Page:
Not that the majority within Highbury were silenced for long; a foul by Edwards on Derek Tapscott angered them and soon their favourites began a fightback. David Herd scored once, Jimmy Bloomfield twice. The stadium seemed to reverberate with noise. United, far from collapsing, redoubled their efforts. Dennis Viollet and then Taylor scored to make it 5-3, only for Tapscott to reduce the deficit and cause a final ten minutes of fingernail-shredding tension. The scenes at the final whistle were later described by Dennis Evans, who, although he had been led a dance by young Morgans, captured the sporting spirit of the occasion. ‘’Everyone was cheering,’’ he said. ‘’Not because of Arsenal, not because of United. Just cheering because of the game itself. No one left until five minutes after the game. They just stood cheering.’’    

To Busby it would have been sweet music. Although intensely competitive, he always seemed to epitomise a more sporting, less vindictive, era in the history of his beloved sport. He shared the pleasure of neutrals, or even the opposing supporters, in the artistry of his team. ‘’Every time he brought United to London it was a big occasion,’’ said George, ‘’and there was a feeling this was the best team in Europe. I thought they had the best chance of becoming European champions that season.’’

Except that the Busby Babes never got that rematch with Real. They duly flew to Belgrade with a refuelling stop in Munich and took part in another extraordinary match, again letting slip a three-goal lead before reaching the semi-finals on a 5-4 aggregate. But the celebrations were short-lived. The next day they returned to Munich, where their plane’s third attempt to take off from a snowbound airport ended in a crash that cost the lives of 23 people, including eight of Busby’s players. Busby himself almost died – the Last Rites were administered twice as he lay in a Munich hospital – and the story of how he rebuilt Manchester United, finally achieving that ambition to make them champions of Europe just a decade after the disaster, is one of football’s most inspiring.

But in the private recesses of his own mind the ‘’boys’’ who died at Munich were never truly replaced. Edwards was one, Taylor another. They and the captain, Roger Byrne, and maybe others would have gone with England to that summer’s World Cup in Sweden. It has often been speculated since that, had Edwards lived, he and not Bobby Moore would have captained the country’s team when they won the World Cup in 1966. Might England even have challenged Brazil in 1958? George Pieri smiled. ‘’No,’’ he said. ‘’That would have been too early.’’ Brazil had Pele. Just 17 years of age and yet capable of scoring three goals in the semi-finals, then two in the final. ‘’In those days Brazilian players didn’t come out of Brazil and so the rest of the world was in the dark about what their techniques, their tricks, could bring.’’ An element of that old-fashioned mystique will always surround the Busby Babes. How fortunate George was to see them at their best. How worthwhile was that two-hour wait at the Highbury turnstiles.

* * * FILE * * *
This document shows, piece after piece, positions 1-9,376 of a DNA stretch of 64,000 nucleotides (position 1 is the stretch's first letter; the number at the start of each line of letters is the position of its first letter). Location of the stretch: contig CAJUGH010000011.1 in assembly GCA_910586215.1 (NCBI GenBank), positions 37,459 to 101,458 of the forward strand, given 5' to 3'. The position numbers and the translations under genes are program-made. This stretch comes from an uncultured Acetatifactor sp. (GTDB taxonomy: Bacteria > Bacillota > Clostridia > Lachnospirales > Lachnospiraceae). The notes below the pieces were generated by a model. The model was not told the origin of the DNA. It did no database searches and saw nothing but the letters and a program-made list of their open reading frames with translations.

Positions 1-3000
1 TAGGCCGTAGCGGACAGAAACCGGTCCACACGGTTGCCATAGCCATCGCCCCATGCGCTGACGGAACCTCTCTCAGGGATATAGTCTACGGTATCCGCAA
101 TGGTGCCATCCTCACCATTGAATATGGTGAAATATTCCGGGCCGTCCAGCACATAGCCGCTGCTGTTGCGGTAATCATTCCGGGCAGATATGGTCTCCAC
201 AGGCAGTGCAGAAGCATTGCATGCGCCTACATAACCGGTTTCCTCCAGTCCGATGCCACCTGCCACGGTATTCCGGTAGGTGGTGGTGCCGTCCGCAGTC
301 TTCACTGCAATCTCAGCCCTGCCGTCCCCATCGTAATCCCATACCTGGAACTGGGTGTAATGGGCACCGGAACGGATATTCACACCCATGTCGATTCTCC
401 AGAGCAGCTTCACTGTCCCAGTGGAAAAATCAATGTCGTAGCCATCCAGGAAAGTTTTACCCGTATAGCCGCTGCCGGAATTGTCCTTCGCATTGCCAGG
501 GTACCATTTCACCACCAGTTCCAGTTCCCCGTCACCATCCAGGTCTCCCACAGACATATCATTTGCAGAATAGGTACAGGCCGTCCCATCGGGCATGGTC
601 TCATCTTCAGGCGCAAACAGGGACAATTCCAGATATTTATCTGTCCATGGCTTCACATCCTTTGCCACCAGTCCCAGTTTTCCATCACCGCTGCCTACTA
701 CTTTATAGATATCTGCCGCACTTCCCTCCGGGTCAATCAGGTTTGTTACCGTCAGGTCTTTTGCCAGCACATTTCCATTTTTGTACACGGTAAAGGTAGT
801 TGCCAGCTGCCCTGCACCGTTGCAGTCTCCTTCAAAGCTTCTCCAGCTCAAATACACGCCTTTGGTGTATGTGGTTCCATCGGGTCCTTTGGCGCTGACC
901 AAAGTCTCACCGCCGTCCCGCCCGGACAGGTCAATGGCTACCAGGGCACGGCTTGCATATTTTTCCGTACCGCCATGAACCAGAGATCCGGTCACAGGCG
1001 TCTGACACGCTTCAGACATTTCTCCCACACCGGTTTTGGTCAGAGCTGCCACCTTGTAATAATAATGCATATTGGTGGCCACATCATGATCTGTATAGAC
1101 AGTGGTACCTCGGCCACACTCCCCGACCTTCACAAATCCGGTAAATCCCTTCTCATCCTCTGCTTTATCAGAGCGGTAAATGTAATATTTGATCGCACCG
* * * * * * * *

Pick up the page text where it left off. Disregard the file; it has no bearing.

More about the author

Sir Matt Busby

Patrick Barclay

The Man Who Made A Football Club

Sir Matt Busby, who took Manchester United to unprecedented glory before seeing the club through profound tragedy, created the global entity that spreads from Old Trafford today.

A player with Manchester City and Liverpool before the Second World War, Busby remained at the forefront of football through four decades and made an extraordinary contribution to the game in terms of both style and substance. In this definitive biography, Patrick Barclay looks back at Busby’s phenomenal life and career, including the rise of the Busby Babes in the 1950s, the Munich disaster that claimed 23 lives and the Wembley victory ten years on that made United the first English team to win the European Cup. Denis Law, Pat Crerand and such other members of that great side as Alex Stepney, David Sadler and John Aston are among the host of voices testifying to the qualities that set Sir Matt apart.

This is the story of one of the greatest figures in football history, and of the making of a legacy that will last for ever.